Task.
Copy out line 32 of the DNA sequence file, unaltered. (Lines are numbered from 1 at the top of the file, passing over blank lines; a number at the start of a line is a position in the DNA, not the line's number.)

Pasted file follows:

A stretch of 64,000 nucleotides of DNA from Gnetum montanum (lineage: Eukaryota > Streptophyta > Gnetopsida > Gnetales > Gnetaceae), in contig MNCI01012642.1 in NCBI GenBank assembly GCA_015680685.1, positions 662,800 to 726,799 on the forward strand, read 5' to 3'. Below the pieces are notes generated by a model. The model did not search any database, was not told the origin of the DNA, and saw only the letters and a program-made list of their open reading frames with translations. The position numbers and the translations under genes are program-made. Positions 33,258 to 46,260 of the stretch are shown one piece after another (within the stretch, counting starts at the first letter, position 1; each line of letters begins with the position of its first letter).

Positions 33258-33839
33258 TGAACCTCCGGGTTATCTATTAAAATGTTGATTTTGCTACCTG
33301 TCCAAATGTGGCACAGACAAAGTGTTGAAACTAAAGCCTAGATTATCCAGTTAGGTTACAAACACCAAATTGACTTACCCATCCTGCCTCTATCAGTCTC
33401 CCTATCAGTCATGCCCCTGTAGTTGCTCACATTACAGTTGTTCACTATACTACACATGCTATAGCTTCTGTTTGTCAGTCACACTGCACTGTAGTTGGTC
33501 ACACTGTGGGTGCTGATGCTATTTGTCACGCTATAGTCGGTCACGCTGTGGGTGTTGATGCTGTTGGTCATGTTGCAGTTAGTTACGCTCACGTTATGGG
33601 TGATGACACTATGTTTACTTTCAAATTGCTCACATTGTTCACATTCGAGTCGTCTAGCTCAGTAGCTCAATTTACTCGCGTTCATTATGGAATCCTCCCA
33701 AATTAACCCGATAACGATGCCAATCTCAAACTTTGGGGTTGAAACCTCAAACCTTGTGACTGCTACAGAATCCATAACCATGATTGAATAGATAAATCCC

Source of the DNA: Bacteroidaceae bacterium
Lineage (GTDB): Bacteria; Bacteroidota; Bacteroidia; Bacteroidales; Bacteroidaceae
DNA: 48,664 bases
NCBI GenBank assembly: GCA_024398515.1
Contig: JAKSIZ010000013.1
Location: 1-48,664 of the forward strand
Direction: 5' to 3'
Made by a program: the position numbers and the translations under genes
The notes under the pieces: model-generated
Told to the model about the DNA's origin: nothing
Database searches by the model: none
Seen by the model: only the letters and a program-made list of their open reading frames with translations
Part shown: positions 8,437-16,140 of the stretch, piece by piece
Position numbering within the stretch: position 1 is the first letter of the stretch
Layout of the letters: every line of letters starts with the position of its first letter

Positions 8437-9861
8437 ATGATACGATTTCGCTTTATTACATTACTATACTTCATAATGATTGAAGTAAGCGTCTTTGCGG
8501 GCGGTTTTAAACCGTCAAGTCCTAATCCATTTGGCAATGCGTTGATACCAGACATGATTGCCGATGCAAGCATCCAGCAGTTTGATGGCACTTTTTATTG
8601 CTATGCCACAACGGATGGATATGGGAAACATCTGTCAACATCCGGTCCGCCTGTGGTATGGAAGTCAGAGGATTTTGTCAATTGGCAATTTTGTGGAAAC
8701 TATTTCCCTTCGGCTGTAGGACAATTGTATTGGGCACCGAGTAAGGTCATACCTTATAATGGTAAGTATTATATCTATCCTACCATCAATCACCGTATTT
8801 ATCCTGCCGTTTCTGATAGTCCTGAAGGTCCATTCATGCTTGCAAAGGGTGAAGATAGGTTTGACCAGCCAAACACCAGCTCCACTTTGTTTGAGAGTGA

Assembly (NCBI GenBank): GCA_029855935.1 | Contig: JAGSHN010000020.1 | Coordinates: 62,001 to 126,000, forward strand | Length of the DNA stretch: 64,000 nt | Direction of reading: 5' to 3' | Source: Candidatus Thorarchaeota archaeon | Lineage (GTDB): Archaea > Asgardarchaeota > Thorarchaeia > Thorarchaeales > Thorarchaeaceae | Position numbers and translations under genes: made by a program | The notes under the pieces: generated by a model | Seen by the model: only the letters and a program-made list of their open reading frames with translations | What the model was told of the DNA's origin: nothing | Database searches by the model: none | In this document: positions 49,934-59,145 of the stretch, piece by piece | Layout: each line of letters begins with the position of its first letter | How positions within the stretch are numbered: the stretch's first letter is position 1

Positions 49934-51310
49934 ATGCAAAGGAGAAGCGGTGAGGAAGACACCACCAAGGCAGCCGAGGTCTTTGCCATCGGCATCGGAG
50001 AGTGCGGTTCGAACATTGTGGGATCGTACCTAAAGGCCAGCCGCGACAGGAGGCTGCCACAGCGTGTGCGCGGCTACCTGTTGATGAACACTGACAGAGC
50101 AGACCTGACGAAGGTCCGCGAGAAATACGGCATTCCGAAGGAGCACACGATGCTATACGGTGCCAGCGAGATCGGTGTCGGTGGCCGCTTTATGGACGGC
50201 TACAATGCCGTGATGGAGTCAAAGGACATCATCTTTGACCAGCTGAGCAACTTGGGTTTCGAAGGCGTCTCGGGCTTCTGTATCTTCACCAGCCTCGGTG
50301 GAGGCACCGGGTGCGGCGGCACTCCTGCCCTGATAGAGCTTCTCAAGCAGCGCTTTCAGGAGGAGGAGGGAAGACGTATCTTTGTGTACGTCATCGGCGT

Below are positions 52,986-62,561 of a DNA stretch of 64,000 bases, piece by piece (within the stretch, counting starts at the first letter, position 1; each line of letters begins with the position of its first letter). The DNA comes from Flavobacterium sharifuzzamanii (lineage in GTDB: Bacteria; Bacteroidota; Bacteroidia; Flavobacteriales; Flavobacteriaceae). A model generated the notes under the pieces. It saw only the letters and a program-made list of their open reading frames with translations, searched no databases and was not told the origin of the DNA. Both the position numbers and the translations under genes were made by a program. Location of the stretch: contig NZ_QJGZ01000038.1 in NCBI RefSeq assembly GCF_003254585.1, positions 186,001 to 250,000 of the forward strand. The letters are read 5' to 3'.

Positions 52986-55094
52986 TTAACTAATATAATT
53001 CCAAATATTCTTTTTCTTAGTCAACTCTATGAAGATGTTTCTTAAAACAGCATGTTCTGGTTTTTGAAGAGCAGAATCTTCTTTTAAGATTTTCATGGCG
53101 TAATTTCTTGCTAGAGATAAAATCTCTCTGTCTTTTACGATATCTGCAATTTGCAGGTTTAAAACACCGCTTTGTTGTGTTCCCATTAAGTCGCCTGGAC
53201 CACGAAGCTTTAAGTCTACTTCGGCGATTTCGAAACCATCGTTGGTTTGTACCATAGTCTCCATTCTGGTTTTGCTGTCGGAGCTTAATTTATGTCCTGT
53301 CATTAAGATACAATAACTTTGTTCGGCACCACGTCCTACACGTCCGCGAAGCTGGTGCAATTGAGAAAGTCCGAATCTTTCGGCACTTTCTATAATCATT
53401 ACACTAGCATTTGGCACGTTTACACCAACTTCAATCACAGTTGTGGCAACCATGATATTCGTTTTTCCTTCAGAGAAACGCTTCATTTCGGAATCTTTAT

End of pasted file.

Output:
49934 ATGCAAAGGAGAAGCGGTGAGGAAGACACCACCAAGGCAGCCGAGGTCTTTGCCATCGGCATCGGAG